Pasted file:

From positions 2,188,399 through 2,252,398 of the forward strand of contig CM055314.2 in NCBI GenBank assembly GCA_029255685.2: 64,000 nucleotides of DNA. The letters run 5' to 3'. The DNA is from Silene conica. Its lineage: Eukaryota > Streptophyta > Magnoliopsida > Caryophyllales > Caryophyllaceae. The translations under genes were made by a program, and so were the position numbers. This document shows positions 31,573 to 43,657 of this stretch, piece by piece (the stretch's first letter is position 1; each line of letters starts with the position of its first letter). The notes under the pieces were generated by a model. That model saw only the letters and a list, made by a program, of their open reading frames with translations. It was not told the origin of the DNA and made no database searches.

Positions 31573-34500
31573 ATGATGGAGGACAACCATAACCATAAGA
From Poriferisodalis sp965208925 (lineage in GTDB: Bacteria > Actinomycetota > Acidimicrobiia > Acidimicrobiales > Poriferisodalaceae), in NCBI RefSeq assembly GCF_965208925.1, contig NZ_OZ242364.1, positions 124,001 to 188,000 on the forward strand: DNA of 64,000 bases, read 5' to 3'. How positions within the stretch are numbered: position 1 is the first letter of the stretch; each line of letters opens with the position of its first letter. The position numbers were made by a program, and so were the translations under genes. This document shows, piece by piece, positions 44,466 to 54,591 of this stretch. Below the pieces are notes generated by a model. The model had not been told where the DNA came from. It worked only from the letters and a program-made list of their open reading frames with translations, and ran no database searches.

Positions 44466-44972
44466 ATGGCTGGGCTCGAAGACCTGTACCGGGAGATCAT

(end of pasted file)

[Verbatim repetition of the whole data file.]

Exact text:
From positions 2,188,399 through 2,252,398 of the forward strand of contig CM055314.2 in NCBI GenBank assembly GCA_029255685.2: 64,000 nucleotides of DNA. The letters run 5' to 3'. The DNA is from Silene conica. Its lineage: Eukaryota > Streptophyta > Magnoliopsida > Caryophyllales > Caryophyllaceae. The translations under genes were made by a program, and so were the position numbers. This document shows positions 31,573 to 43,657 of this stretch, piece by piece (the stretch's first letter is position 1; each line of letters starts with the position of its first letter). The notes under the pieces were generated by a model. That model saw only the letters and a list, made by a program, of their open reading frames with translations. It was not told the origin of the DNA and made no database searches.

Positions 31573-34500
31573 ATGATGGAGGACAACCATAACCATAAGA
From Poriferisodalis sp965208925 (lineage in GTDB: Bacteria > Actinomycetota > Acidimicrobiia > Acidimicrobiales > Poriferisodalaceae), in NCBI RefSeq assembly GCF_965208925.1, contig NZ_OZ242364.1, positions 124,001 to 188,000 on the forward strand: DNA of 64,000 bases, read 5' to 3'. How positions within the stretch are numbered: position 1 is the first letter of the stretch; each line of letters opens with the position of its first letter. The position numbers were made by a program, and so were the translations under genes. This document shows, piece by piece, positions 44,466 to 54,591 of this stretch. Below the pieces are notes generated by a model. The model had not been told where the DNA came from. It worked only from the letters and a program-made list of their open reading frames with translations, and ran no database searches.

Positions 44466-44972
44466 ATGGCTGGGCTCGAAGACCTGTACCGGGAGATCAT